Are Human rights western?

By Hans Joas

If the idea of human rights is typical of Western culture, how did it come that slavery and torture have permeated most of European history?

Supporters and opponents of human rights often use the argument that these can only be understood against a certain background, namely that of the “West”. This view is already stretched to its limits if the history of the Universal Declaration of Human Rights of 1948 is taken seriously.

What’s more, it is certain that in non-western religious traditions there is an ethos that human rights can link up with. But if human rights are not only “Western”, how important are they then for the West?

In his ‘Are Human Rights Western?’, an essay that is both trenchantly expressed and accessible, Hans Joas focuses, rightly, on the Eighteenth Century and its successors. For sociologists and social philosophers, the history of human rights in the modern world is closely bound up with the history of torture and slavery – and with the process Joas refers to as the ‘sacralisation of the individual’. He describes this sacralisation of the individual as a historical change in the course of which ‘every single human being is understood incrementally… to be sacred’, whereby the sacred is thought of as not just religious, but as including secular values as well. As in his earlier, comprehensive study of 2011, The Sacredness of the Person: A New Genealogy of Human Rights, Joas points out that the emergence of human rights is a cultural process, as well as a legal one, and that it did not always develop in a unified way. He also responds to criticisms and arrives at the conclusion that the first signs of the sacredness of the individual can be found as early as the Axial Age (800-200 BC), as well as in India or China.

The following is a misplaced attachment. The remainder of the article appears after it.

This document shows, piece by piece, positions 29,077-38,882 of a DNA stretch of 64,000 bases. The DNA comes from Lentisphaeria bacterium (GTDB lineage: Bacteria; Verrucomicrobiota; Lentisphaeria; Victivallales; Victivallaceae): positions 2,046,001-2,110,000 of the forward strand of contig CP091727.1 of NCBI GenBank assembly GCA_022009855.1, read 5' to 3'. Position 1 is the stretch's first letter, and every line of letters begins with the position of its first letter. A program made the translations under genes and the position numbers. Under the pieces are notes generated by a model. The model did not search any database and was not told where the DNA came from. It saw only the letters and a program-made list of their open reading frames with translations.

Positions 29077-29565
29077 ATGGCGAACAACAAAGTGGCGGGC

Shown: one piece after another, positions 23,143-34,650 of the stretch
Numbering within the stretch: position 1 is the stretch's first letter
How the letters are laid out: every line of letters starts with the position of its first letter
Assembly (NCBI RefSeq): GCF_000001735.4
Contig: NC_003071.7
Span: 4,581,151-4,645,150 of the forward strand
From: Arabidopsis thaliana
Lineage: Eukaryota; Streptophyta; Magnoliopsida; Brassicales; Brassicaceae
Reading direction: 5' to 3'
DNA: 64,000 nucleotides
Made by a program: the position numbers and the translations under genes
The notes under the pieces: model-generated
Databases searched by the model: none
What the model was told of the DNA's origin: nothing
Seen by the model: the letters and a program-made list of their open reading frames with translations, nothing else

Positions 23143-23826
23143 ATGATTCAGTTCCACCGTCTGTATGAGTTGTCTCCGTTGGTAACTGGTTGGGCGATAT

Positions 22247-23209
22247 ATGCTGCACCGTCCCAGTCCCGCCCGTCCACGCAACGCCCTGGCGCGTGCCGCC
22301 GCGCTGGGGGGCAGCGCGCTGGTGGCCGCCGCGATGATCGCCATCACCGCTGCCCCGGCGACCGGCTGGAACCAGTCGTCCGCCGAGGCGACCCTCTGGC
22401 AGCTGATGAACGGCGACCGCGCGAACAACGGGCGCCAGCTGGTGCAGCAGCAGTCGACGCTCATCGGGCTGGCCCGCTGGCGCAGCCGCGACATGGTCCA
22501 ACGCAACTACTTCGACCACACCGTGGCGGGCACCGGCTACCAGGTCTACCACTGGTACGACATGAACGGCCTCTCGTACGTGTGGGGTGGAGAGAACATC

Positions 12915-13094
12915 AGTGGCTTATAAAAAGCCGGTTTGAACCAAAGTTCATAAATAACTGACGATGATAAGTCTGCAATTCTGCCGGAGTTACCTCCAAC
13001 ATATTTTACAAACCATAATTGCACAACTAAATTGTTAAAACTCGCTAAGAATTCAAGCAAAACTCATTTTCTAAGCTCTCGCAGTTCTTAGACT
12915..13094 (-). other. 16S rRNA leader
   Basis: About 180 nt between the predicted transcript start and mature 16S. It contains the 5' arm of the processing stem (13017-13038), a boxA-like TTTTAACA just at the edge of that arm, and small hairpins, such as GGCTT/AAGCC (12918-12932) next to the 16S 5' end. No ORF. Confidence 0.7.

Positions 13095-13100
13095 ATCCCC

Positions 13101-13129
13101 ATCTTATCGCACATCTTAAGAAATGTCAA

Hans Joas, (born 1948), is a German sociologist and social theorist. He is Ernst Troeltsch Professor for the Sociology of Religion at the Humboldt University of Berlin. From 2011 until 2014 he was a Permanent Fellow at the Freiburg Institute for Advanced Studies (FRIAS); from 2002 until 2011 he was the Director of the Max Weber Centre for Advanced Cultural and Social Studies at the University of Erfurt. Since 2000 he has also been Visiting Professor of Sociology and Social Thought and a Member of the Committee on Social Thought at the University of Chicago. Hans Joas is Ordinary Member of the Berlin-Brandenburgische Akademie der Wissenschaften.